By Catherine Ling, Makansutra
Food & Hotel Asia (FHA) is a fantastic place to gawk at many things – exotic or new foods from lands near and far; powerhouse equipment for those in the business of feeding the masses; and business deals that lead to big breaks for some. It’s such a huge event covering all 10 halls of the Singapore EXPO (plus annexes) that it can be easy to miss interesting stuff. Here are a few things that caught our eyes this year:
Halal Gourmet Beef Products from Indoguna Indoguna brought in exquisite treats from its Dubai arm which produces halal meat products. Wagyu beef bresaola, wagyu beef pastrami, corned beef brisket, venison hunter ham, farmers biltong, veal chorizo and pepperoni – it’s not often we encounter halal versions of these. But we’ll start seeing more of these in Singapore as soon as they receive AVA clearance.
Moonfish from Lee Fish This rare deep-sea pelagic fish might not look it, but is a speed demon in the sea. Weighing anything from 10-60kg, it’s about the size of a manhole cover. The moonfish or opah is often a by-catch of tuna. The flesh is light orange tasting like a cross between tuna and salmon, while the area near the pectoral muscles resemble beef. Recent research has shown this mysterious fish might be a complex of five different species, and that it’s the first warm-blooded fish we know.
Hot Sauces from Culley’s Now Kiwis might not be the first folks you think of when you say hot sauce, but New Zealand’s largest hot sauce manufacturer Culley’s has won no less than 30 major awards internationally for their range of sauces. The “Chipotle” is luxuriously smoky while their “No.1” combines Habanero, Yellow Scotch Bonnet and Bhut Jolokia chillis in an addictively stinging blend. They aren’t available in Singapore just yet, but you can hop on to their website (http://culleys.co.nz) to grab some.
Coconut & Chia Snack Pots from The New Zealand Dessert Company These humble looking pots will surprise you with how insanely delicious they are. You get the health boost of chia seeds fully soaked in lightly sweetened coconut cream that has prebiotics and omega 3 benefits. It’s a dairy-free alternative to yoghurt but even those who aren’t lactose intolerant will love this. Flavours include Mango and Passionfruit; Rhubarb; Cacao with Berries. These will be available in Singapore in May.
Chicken Salami Snacks from ChickUps These bite-size salami snacks from Germany are ready to eat straight from the pack. They are all about snacking with good conscience. ChickUps uses corn-fed chickens that are given space and time to grow with no antibiotics. They co-operate with 20 local farmers to ensure short transit time for the animals. The products are gluten-free and lactose-free (except the one with the Parmesan flavour).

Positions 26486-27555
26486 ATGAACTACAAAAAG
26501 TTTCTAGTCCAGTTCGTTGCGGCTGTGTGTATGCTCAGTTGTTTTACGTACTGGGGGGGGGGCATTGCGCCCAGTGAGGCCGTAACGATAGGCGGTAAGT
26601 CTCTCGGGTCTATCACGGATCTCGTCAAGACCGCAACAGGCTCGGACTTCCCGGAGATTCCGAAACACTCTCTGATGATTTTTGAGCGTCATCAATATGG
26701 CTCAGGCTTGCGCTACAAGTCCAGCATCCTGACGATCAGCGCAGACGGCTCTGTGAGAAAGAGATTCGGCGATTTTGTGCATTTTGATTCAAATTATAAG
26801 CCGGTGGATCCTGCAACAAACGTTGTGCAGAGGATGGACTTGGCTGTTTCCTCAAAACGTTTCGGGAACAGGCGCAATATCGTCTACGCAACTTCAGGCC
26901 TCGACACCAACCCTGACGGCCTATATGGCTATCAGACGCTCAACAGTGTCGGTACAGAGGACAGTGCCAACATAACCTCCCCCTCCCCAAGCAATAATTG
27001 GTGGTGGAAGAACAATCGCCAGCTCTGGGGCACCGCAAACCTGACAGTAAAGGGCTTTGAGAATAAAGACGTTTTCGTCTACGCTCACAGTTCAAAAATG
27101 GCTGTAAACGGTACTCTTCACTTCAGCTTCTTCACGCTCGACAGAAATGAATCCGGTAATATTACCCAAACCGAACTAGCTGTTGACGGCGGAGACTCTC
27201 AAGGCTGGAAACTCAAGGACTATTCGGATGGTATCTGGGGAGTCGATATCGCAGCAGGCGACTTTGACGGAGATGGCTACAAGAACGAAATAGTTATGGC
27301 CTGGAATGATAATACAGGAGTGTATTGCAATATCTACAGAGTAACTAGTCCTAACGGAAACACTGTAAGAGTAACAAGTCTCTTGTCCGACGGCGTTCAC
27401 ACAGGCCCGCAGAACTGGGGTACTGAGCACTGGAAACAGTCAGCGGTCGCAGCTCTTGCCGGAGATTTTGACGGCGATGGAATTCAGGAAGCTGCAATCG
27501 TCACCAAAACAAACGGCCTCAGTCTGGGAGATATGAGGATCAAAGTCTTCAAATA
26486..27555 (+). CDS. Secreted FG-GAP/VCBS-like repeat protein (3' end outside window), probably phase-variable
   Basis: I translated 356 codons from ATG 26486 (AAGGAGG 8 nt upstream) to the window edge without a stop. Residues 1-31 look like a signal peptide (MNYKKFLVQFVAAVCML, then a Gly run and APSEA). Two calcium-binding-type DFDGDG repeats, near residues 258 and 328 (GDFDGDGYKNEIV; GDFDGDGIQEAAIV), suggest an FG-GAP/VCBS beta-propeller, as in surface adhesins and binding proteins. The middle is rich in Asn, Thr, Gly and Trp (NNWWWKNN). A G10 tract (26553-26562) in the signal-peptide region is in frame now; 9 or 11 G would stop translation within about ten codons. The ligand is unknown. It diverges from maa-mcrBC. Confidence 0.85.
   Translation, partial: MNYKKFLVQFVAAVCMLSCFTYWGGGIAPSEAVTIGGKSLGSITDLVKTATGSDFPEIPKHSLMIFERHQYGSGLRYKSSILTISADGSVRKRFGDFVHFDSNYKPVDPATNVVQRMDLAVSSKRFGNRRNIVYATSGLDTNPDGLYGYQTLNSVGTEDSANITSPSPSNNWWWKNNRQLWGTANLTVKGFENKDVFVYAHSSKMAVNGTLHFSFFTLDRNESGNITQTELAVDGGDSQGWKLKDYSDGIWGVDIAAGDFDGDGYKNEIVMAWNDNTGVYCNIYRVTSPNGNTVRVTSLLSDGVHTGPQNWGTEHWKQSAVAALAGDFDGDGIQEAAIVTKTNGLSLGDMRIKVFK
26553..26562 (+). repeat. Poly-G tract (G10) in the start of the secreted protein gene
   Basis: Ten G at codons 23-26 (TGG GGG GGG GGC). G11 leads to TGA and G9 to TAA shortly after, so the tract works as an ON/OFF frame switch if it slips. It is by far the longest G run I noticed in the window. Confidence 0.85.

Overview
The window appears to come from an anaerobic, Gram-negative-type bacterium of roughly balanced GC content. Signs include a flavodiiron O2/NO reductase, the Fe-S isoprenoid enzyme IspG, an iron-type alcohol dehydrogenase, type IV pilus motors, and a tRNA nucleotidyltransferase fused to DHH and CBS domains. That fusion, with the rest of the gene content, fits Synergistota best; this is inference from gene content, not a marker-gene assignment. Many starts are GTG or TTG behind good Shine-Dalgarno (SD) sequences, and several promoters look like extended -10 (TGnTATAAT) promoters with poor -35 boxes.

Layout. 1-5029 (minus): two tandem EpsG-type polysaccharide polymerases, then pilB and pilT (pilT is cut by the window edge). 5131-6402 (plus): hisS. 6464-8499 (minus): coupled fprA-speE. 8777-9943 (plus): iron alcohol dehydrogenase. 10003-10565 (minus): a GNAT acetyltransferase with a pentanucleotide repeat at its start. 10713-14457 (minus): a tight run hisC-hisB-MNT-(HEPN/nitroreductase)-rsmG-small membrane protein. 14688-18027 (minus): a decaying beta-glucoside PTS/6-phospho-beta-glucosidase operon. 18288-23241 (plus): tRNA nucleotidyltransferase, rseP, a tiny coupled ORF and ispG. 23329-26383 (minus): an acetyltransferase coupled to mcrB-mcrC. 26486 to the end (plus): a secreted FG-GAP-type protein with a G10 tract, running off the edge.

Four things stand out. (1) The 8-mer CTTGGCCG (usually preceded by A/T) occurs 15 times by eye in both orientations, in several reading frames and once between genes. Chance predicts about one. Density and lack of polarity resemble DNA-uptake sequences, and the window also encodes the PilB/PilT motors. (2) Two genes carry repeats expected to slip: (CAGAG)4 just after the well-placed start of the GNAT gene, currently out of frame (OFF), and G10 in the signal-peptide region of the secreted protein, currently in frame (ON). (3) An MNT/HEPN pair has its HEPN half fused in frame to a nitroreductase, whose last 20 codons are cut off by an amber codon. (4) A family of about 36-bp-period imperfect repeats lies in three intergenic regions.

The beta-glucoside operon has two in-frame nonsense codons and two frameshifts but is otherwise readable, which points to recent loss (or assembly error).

Chef’s Finest Mee Soto paste by Foodfare We’ve seen a million pastes for curry, laksa, mee rebus and mee siam. A paste for mee soto is something few have attempted. This version is fairly decent, only needing the spicy kick which their spicy kicap manis (sold separately) provides. Foodfare claims to have sought the recipe from Indonesia by tasting various mee soto there. Authenticity was important; they are replicating the flavour and even the slightly sandy texture of the broth to the closest possible. It should be out on the market soon at S$3 or less per pack (serves 2-3).
Coconut Wraps from NüCo The Philippines pavilion brought in a wealth of organic products, fruits and vegetables. Among these, the Coconut Wraps stood out. Oh my, the things you could do with these! Sweet or savoury wraps, crepes, sandwiches, sushi rolls, tortillas – I want a laksa spring roll using this coconut wrap or how about a deep fried kaya lumpia with these coconutty skins. Made purely from organic coconut, this is naturally raw, gluten-free, corn-free, soy-free, dairy-free, and egg-free.
Organic coconut products from Monde Nu Agri These may not look revolutionary but they do have a story. Monde Nu Agri was specifically set up in 2014 by Monde Nissin to help rehabilitate the Samar and Leyte regions devastated by Typhoon Haiyan. In a country where aid is slow or sometimes gets lost, this means a lot to the 20,000 farmers and 40,000 hectares of devastated coconut land in the area. The technology and equipment used to manufacture the coconut products are also proudly Filipino, not imported.
Avocado Oils from Acado From Mexico, we have pure avocado oil, touted as one of the healthiest oils to cook and eat with. Avocado oil has over 74% monounsaturated fats with the lowest saturated fat content of any oil. With a high smoke point of 274 degrees C, it’s even suitable for deep-frying (something olive oil can never do). The taste is also very neutral, light and buttery, so it can be used for many aspects of cooking, baking or garnishing. Since it is rich in vitamin E, some use it to rejuvenate dry skin. Acado is already available in supermarkets here (ranging from S$16.95 for 250ml to S$30 for 1L).
Matcha Nama Chocolate from Grand Place Blink and you might miss the little tray of “nama choco” in the Grand Place chilled display case. The Japanese owner just quipped, “Better than Royce!” and he was right. It was so smooth, silky and creamy with the perfect complementary balance of matcha and chocolate. Grand Place, named after the famous square in Brussels, uses Belgian milk chocolate and Hokkaido cream. They aren’t in Singapore yet, but do have a shop in KL International Airport, Malaysia and Shiodome, Japan.